Why I'm a Vegetarian

Edit: Since writing this article, I have become a vegan. Click here for my article on that.

On the 22nd of October 2018, I became a vegetarian — so no eating meat or fish. At the time of writing it has been 15 months. Initially, it was mainly because of reading a BBC article about the greenhouse gas emissions of the meat industry. I had next to no idea the amount of pollution that eating meat was causing; I hadn't considered it. A few months after becoming a vegetarian, my eyes opened to other reasons that I also had not known about or considered — namely the short-term and long-term health benefits of not eating meat, as well as the ethical reasons. Now, after learning about all these different things, why am I a vegetarian?

The Environment

This was the number one reason I became vegetarian originally. Beef and lamb are by the two worst foods for the environment in terms of greenhouse gas emissions; any plant-based food isn't anywhere near as bad. The emissions of all the transport needed to move grain to the animal farms and to move manure out compound this effect. The meat industry causes about the same level of greenhouse gas emissions as all ships, trucks, planes and cars combined — it's quite staggering. If you want to see the estimated carbon footprint of various foods in your diet, check this out.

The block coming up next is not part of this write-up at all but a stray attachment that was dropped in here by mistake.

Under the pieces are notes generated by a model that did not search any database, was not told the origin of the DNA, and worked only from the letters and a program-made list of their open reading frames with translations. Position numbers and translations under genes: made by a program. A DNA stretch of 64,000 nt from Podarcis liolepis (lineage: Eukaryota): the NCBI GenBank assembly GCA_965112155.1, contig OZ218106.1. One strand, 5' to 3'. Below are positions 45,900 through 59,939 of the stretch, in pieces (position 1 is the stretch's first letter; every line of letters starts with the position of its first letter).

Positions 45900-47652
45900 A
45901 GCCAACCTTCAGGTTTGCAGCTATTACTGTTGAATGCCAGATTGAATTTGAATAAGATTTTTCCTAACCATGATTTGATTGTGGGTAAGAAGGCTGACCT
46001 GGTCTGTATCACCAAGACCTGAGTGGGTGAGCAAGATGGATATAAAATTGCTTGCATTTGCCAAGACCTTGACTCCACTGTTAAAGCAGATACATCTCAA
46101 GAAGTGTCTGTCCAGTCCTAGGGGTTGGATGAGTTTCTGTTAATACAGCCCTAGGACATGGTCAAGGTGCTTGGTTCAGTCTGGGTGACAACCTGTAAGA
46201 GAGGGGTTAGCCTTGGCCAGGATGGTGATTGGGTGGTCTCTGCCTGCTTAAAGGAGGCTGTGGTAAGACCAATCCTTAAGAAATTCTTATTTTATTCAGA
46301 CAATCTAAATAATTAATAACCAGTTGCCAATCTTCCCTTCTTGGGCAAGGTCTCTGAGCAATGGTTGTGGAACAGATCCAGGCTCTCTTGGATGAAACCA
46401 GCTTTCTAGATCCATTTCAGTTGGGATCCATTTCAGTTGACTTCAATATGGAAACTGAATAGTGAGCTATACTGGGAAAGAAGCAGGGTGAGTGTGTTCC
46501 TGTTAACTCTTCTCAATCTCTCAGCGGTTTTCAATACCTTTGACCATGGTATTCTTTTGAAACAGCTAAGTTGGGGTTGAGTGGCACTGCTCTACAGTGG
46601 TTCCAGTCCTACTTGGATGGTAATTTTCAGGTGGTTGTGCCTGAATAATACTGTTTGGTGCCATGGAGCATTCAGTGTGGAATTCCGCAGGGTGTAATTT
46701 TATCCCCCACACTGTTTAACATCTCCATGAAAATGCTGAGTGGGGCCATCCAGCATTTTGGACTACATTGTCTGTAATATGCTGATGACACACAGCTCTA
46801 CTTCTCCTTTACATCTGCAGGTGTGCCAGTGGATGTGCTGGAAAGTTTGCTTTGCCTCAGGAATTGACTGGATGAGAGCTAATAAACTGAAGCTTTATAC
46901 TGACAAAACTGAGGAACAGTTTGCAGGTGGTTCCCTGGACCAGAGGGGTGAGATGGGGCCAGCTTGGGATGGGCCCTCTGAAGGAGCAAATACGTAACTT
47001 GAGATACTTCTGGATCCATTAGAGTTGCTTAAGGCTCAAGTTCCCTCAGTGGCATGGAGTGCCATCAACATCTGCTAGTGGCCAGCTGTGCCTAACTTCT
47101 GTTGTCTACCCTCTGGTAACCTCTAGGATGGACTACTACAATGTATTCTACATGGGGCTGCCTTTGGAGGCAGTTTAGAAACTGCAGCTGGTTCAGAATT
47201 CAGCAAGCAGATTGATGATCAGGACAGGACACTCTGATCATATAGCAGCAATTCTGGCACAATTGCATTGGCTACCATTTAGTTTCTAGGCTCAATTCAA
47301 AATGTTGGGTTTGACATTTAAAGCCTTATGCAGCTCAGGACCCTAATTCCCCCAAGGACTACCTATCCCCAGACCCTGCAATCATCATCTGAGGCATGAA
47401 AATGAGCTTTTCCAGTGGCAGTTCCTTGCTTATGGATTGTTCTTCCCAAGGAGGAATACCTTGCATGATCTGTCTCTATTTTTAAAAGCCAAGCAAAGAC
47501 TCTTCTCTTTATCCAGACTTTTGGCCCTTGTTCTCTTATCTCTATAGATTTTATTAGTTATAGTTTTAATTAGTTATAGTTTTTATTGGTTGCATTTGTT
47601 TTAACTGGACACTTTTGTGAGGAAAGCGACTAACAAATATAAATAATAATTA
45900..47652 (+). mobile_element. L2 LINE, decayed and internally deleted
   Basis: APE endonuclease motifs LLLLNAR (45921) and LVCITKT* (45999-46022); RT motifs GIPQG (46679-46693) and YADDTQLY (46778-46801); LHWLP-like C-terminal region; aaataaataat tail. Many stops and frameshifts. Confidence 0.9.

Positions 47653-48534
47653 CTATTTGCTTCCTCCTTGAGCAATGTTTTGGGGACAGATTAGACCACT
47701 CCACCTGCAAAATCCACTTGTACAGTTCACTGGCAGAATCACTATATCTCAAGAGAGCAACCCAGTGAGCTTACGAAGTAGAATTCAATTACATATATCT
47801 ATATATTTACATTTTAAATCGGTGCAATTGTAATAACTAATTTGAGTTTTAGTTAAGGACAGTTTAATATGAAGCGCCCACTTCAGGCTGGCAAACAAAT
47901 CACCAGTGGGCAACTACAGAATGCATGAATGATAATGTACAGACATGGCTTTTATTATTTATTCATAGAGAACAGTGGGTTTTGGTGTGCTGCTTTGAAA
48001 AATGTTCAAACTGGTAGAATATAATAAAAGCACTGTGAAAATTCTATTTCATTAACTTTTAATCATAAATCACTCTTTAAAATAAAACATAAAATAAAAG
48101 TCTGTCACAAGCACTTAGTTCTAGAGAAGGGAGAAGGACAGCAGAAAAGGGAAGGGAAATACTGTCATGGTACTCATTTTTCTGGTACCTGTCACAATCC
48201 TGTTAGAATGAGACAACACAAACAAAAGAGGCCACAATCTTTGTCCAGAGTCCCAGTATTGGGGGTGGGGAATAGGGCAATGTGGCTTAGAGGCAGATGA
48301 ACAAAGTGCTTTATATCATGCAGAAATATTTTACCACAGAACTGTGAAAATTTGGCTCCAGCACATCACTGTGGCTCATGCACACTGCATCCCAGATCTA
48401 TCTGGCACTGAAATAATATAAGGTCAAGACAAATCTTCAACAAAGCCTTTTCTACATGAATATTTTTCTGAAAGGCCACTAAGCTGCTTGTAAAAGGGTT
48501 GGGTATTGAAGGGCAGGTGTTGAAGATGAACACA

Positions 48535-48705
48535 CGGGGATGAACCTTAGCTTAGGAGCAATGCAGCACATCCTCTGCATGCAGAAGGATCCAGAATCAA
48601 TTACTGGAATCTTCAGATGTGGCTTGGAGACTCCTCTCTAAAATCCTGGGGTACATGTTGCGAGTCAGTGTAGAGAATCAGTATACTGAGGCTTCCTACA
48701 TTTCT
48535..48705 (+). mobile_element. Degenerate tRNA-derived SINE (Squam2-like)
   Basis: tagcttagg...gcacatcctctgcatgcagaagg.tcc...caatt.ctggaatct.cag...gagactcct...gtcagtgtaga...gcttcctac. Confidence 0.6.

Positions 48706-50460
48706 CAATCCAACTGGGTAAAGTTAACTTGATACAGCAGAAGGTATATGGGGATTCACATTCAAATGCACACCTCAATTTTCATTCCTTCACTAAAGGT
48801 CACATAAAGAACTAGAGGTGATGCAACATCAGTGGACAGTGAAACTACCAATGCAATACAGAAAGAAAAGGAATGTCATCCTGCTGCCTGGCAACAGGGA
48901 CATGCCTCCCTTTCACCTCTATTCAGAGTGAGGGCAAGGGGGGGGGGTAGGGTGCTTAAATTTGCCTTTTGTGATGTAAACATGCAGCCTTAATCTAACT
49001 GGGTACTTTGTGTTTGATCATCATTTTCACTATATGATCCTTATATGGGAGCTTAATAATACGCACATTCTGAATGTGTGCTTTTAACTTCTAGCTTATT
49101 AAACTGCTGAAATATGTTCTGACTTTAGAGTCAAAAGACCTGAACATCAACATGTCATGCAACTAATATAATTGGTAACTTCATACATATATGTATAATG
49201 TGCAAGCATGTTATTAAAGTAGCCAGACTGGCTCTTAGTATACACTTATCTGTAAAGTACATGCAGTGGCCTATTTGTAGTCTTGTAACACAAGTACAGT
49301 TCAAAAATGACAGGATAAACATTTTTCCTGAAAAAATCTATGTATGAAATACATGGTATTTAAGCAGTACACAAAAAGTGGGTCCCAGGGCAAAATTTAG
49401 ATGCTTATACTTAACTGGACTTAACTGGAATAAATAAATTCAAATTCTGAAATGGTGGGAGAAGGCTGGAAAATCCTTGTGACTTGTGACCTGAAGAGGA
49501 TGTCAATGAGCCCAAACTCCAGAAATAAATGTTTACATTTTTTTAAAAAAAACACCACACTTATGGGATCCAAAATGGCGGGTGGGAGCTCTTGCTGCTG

Another point is the land and water usage. The amount of land required to grow all the feed for livestock is enormous, and only around 3% of the calories in the feed end up as meat output. To produce 1kg of steak, a cow needs to eat up to 25kg of feed and uses up to 15,000 litres of water — it's just ridiculous. The need for land to grow feed on and to raise livestock is a real issue because it causes lots of deforestation, which further compounds the problem.

Anti-microbial resistance is also a big issue. Farmers feed their healthy livestock tons of antibiotics so that they don't catch diseases — to preserve profit. This accelerates antibiotic resistance, one of the biggest threats to global health today — the more antibiotics given to livestock, the more diseases that become drug-resistant. As a meat-eater, you could say that this isn't your fault — it's much easier to blame the farmers for it. The farmers give their livestock antibiotics because it helps keep them in business and keeps them competitive. Until policymakers limit it (which they can only do to a certain extent, and is dependent on other countries doing the same), it's your consumption of meat that is fuelling this problem.


Being vegetarian has the benefit of simply eating more greens. You've probably heard of the '5-a-day' servings of fruit and veg recommendation. As a veggie, you end up eating more fruit and vegetables, so you end up being slightly healthier in general.

Processed meats (e.g. bacon, sausages, ham, salami, etc.) and red meat are also known to be bad for long-term health in multiple areas. The World Health Organisation classifies the consumption of processed meat as a 'known carcinogen' (something that is known to cause cancer), similar to tobacco and asbestos. The risk of getting cancer from processed meat is much less than smoking, especially if you don't eat much of it — so don't worry too much, it's just something to keep in mind.